"Thank you nurse."
I had decided a while back that when I had the time, money, and patience that I would
upgrade my IIc to ROM04. Now this is a 1985 IIc with an Applied Engineering ZRAM Ultra II
carrying 1Meg of ram and the original ROM01 chip installed. I forget what year the ZRAM Ultra II came out (I can check the AE website now), but as soon as they hit the market myself and my best friend Rick went down and bought 1 each for our IIc's. We sat up into the night installing them and had lots of fun doing it.
It just so happens that he is an electronics person and I am a mechanic so he wound up teaching me everything I knew at the time. lol
I went up to Reactive Micro and picked up 2 ROM04 chips for a VERY reasonable price and while I waited for delivery I took out the IIc and started my disassembly and cleaning process. I downloaded the changeout instructions from Reactive, then read them over in preparation for the upgrade. In order to install the new ROM the ZRAM must be removed along with the keyboard. I also loosened the ROM01 chip, but did not completely remove it from its socket.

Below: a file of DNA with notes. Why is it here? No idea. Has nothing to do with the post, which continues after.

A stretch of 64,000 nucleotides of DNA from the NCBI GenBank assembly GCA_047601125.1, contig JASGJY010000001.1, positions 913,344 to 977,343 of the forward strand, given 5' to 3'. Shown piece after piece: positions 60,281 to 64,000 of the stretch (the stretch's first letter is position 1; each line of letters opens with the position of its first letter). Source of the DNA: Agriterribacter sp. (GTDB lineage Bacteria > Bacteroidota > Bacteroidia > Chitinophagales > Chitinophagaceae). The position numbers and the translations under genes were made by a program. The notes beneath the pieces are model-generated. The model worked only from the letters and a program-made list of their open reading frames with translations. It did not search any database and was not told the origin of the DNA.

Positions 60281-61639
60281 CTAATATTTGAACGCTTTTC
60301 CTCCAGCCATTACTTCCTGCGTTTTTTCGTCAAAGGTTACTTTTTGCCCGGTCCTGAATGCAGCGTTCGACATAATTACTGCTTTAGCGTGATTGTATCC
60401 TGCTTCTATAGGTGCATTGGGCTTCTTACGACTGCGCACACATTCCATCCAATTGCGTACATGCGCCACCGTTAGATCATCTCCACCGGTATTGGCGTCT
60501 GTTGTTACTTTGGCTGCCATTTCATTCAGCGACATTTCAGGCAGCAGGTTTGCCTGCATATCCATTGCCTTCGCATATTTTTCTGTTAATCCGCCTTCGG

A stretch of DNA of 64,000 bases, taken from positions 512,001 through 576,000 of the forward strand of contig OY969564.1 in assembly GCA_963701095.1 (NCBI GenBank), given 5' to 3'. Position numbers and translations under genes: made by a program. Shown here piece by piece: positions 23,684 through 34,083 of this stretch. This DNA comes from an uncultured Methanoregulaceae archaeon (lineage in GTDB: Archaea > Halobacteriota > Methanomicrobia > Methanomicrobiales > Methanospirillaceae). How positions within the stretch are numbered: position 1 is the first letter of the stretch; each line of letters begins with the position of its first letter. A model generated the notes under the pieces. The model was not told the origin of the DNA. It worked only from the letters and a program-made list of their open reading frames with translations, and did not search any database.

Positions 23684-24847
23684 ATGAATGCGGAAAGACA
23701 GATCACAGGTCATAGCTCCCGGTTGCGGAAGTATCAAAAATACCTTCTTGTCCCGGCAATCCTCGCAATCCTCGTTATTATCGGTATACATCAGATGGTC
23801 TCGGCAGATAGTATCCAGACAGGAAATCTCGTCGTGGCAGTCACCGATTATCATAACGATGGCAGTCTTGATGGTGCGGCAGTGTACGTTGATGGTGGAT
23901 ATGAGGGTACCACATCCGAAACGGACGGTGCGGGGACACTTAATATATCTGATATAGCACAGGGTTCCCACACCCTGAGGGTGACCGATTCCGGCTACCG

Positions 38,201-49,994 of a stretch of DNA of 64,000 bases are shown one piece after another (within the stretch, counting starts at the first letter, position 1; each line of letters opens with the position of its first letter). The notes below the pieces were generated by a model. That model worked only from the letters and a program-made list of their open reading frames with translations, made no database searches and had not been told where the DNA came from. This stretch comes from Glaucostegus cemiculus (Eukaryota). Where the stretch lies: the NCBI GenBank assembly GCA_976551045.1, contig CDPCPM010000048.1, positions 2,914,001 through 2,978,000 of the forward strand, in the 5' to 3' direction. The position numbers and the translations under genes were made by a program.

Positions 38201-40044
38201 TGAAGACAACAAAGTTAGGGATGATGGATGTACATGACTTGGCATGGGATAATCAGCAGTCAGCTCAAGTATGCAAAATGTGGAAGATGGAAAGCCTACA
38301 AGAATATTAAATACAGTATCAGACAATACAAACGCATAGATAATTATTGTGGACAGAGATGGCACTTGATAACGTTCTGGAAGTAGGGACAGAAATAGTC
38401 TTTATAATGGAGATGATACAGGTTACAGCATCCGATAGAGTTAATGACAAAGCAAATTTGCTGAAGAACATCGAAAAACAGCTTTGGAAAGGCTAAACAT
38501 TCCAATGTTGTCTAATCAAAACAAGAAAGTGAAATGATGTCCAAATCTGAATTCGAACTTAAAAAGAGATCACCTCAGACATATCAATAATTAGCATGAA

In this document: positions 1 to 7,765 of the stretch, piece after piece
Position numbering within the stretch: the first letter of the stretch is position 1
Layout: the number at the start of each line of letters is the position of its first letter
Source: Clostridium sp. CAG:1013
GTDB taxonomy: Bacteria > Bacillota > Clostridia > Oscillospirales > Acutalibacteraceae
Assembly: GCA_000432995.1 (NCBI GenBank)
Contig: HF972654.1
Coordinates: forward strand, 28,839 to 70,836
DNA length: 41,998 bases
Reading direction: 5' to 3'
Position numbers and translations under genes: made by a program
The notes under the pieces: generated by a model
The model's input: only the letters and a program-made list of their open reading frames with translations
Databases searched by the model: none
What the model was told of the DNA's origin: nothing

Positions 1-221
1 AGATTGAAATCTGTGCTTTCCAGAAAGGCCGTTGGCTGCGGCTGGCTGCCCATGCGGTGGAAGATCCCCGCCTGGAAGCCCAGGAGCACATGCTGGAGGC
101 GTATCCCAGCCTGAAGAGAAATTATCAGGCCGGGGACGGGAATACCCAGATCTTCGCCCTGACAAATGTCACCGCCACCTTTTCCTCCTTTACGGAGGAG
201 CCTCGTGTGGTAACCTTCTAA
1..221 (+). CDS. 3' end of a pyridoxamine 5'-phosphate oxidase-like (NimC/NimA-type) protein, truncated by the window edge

Now; as I said before, I'm a mechanic, not an electronics person, so when it came to following the instructions to solder together a circuit in one area of the motherboard and then actually cut the circuit in another area, I became concerned. I have always tried to follow the wisdom of "If it ain't broke, Don't fix it!" lol
Now in all fairness, I waited to do the actual slicing, dicing, and soldering until the chips arrived and were test fit to make sure everything was fine.
Once the new ROM was in place, the soldering and slicing were completed as per the instructions, and everything was put back the way it was supposed to be, I started up the computer and it wouldn't run. It did power on, but the disk drive did not work.
I disassembled the computer again, removed the keyboard and the ZRAM, and pulled out a magnifying glass to take a look at the soldered joint and the sliced area. The solder looked fine, but the sliced pad did not look like the cut was wide enough and could possibly be shorting, so I used my trusty Xacto Knife and widened the cut. I checked everything out again, put everything back together, reassembled the case, plugged her in, flipped the switch, and she came right up like normal. (Big Smile
I ran a few diagnostics and she passed them all with flying colors.
So. Now I have a IIc with the ZRAM Ultra II AND the ROM04 Upgrade. Which just goes to show that even a part time computer geek and full time mechanic can perform operations to make things better and be successful.
"Yes; The patient survived the transplant and is doing well."